Sunday, October 03, 2004

Don't Let Her Die!

I found a blog written by an EMT. His most recent posting told the story of answering a 911 call and finding the patient already dead. His question was - do you feign trying to resuscitate the patient to make the family feel that everything possible was done for their loved one?

The scenario that this EMT described reminded me of a similar story - the in-patient equivalent. I had a patient who was dying of advanced metastic cancer. At start of shift, I checked in on her and her family. The patient wasn't having pain and was lying in bed comfortably. She had on an oxygen mask, as her cancer had metastasized to her lungs, making it difficult for her to breath and difficult for her to get enough oxygen. But she was still able to talk quietly and occasionally to her husband and two daughters who were at the bedside.

About a half-hour after I left her room, the husband ran out into the hallway and grabbed me.

"Help! She stopped breathing." He was clearly in a state of panic.

When I arrived in her room, one daughter was sitting at the foot of the bed, tapping firmly on their mother's feet. The other daughter was at her head rubbing her chest. Both were calling out, "Breathe, Mom! Breathe!"

She started to breathe about four resperations per minute on her own. And continued this so long as her daughters continued their cheering. Human willpower is amazing. This woman was clearly struggling. We cannot know what the patient was thinking, but we can take a few guesses. I'm certain this woman was very sad to leave her daughters. How could she not be? She'd been sick for a couple of months, however, and had probably accepted that she was dying. It must have been so painful to see her daughter's panic in her last moments. She certainly wouldn't want to leave them when it was so clear that they needed her. She tried so hard to hang on for their benefit.

The patient had signed DNR/DNI orders (do not resuscitate / do not intubate); however, the husband had durable power of attorney rights and could change the orders now that his wife was in a position where she could not speak for herself. (See my August 24th posting on physician-assisted suicide for a similar story of spouses changing code statuses as in the case of my Aunt Abby).

If you read that story, you'll realize this scenario was a bit of a hot topic for me on a personal level. Of course, as a nurse, I knew not to involve my personal history in my decision making. So, what could I do? I called the code. That was the husband's right whether or not I thought it was a good choice. Since several nurses were already in the room with me, fortunately, I at least didn't have to hit the alarm button at the bedside, which would have created a lot of drama with the sound of the alarm going off. Instead the charge nurse went and paged the doctor and called the code over the phone (which is the normal process after the code button has been pressed). Ironically, in the palliative care setting, the goal is somewhat of the opposite as it might be in a 911 call. Instead of doing EVERYTHING so that the family will feel like you've tried it all, we want to minimize invasiveness, so as to allow the death to be as peaceful as possible.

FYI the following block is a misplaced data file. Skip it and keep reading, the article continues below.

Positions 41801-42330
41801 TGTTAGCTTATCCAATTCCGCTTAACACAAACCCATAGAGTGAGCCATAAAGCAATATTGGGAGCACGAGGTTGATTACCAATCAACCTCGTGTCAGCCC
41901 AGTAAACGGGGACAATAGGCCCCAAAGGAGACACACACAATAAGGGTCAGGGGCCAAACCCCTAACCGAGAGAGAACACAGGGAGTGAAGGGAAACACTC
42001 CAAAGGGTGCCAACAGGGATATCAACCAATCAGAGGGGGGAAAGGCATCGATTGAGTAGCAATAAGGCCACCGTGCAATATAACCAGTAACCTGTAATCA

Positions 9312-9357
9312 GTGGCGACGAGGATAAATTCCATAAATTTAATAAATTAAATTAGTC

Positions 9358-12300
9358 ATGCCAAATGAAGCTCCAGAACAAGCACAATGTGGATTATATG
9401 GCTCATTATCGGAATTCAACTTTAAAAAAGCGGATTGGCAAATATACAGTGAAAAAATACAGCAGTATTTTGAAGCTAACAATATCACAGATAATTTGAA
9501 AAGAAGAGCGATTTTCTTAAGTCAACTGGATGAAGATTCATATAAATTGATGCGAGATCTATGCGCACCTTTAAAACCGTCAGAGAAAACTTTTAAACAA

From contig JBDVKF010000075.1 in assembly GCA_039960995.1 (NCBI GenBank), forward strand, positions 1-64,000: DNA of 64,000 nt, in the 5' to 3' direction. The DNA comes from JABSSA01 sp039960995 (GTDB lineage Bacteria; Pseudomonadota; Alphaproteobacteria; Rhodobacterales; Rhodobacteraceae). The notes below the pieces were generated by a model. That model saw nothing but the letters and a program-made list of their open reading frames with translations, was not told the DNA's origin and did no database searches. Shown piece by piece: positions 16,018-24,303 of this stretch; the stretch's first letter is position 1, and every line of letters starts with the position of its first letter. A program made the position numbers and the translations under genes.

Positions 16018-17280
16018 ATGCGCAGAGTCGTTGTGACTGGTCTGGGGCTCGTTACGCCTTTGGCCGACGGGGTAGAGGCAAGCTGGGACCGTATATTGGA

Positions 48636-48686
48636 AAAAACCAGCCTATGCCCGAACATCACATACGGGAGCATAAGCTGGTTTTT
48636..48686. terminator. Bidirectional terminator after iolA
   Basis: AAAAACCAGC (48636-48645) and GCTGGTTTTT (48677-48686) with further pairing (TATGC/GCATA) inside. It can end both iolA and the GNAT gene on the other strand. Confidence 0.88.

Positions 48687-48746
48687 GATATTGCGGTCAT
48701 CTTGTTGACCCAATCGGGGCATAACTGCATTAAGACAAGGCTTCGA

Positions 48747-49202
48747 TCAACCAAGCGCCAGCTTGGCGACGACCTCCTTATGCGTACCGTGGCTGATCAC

When the doctor and the code team arrived to the floor. The poor prognosis of the patient (she would die within a few days whether or not we resuscitated her that evening) and the change in code status were explained.

Fortunately, she still had a pulse. Her blood pressure was very low, however. And he oxygen level was in the 40's. An ambu-bag (manual device to inflate a person's lungs) was used to increase her respirations while the doctor pulled the husband out into the hallway to discuss what was happening.

The doctor explained to the husband that his wife was not getting enough oxygen and that she had probably already sustained quite a bit of brain damage as a result. The doctor reminded the husband of her poor prognosis. She suggested that we discontinue the code and allow his wife peaceful time alone with her family to say her goodbyes. The husband agreed.

The daughters didn't handle their father's decision perfectly well, but within a few minutes, they adjusted their own agendas and began telling their mother how nice it would be for her to see their other relatives who'd died before her. Her husband asked me to stay at the bedside with some morphine in hand just in case she appeared uncomfortable at any point. I did as he requested. He told his wife, "Remember how we said it would be? You will be so much more comfortable and at peace. It will be okay." His calm reassurances and the love and warmth he expressed were incredibly touching.

The family said their goodbyes as she took her final breath. The sight of this woman dying, surrounded by her loving daughters and husband as they spoke so many loving words to her was infinitely more powerful than any defibrillator or vasopressor could be for this family in that moment.

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